The viruses and virus-like particles of the methanogens, extreme halophiles, and hyperthermophiles of the archaeal kingdom Euryarchaeota are represented by relatively few isolates, but show a remarkable degree of diversity, with three broad morphological categories. Head-and-tail viruses with similar genome structures to head-and-tail bacteriophages infect both extreme halophiles and methanogens. Of these viruses, the methanophage ψM1 and relatives show some sequence similarity to Bacteria and bacteriophages, while the genomes of haloviruses HF1 and HF2 show little similarity to known sequences but are closely related to one another and provide evidence of high recombination rates. Haloviruses ΦCh1 and ΦH form another related group, even though they originate from different environments and infect different hosts, suggesting that similar viruses are widespread. The spindle-shaped haloviruses such as His1 and His2, and the hyperthermophilic VLP PAV1, morphologically resemble archaeal fuselloviruses such as SSV1, but are genetically distinct and form novel virus groups. Finally, spherical viruses such as halovirus SH1 contain an internal lipid layer, similar to tectiviruses (including bacteriophage PRD1) and the crenarchaeal virus STIV, but share no sequence similarity with these viruses and little similarity with other known sequences. Ongoing studies of these unusual viruses continue to reveal unexpected and interesting characteristics.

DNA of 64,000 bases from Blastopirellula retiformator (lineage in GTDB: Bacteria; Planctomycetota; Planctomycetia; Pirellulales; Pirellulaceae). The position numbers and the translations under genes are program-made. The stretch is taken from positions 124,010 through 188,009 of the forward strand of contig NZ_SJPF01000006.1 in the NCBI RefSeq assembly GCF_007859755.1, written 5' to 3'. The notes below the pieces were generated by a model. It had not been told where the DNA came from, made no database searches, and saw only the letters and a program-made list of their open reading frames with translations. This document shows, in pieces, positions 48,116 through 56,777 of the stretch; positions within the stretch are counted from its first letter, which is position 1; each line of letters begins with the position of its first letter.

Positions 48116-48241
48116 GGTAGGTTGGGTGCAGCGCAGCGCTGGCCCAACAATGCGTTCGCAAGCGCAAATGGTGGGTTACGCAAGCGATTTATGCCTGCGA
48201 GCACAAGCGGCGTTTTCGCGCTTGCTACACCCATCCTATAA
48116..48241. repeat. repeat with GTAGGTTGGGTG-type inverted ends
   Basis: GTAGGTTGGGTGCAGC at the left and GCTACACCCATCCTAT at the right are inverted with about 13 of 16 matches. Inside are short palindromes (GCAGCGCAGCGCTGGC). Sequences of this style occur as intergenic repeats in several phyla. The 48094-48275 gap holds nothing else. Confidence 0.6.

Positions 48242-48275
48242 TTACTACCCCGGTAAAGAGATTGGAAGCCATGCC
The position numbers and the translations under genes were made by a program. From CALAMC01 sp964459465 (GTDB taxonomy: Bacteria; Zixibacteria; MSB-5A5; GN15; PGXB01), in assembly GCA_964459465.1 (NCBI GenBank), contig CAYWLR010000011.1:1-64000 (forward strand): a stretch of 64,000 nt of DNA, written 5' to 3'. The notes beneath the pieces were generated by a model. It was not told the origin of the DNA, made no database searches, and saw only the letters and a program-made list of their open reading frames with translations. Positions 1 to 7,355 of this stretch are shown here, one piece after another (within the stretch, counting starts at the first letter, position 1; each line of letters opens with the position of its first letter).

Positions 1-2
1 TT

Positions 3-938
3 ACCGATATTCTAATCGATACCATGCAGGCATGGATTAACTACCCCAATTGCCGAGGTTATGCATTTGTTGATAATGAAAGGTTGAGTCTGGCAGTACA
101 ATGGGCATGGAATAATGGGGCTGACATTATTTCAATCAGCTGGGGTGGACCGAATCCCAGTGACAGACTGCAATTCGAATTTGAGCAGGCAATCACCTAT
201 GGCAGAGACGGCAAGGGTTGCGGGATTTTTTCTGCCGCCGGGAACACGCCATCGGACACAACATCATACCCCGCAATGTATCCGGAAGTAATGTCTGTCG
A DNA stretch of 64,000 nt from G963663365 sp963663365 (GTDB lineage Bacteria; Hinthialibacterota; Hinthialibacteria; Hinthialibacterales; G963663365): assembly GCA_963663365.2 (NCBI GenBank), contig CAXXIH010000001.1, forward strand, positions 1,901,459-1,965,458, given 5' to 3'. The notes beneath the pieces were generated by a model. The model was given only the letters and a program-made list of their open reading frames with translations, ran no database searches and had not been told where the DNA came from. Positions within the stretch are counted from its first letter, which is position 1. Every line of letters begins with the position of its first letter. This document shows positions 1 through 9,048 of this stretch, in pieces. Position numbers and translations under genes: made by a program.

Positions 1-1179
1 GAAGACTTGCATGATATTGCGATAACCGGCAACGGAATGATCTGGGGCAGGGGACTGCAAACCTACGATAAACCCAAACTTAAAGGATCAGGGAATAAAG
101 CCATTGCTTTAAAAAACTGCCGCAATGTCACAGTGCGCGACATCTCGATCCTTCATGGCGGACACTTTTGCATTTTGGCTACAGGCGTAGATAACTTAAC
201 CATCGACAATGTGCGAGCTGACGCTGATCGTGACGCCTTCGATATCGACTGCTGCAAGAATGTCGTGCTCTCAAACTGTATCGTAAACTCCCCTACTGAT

|Title of host publication||Encyclopedia of Virology|
|Editors||B W J Mahy, M van Regenmortel|
|Place of Publication||USA|
|Number of pages||13|
|Publication status||Published - 1 Jan 2008|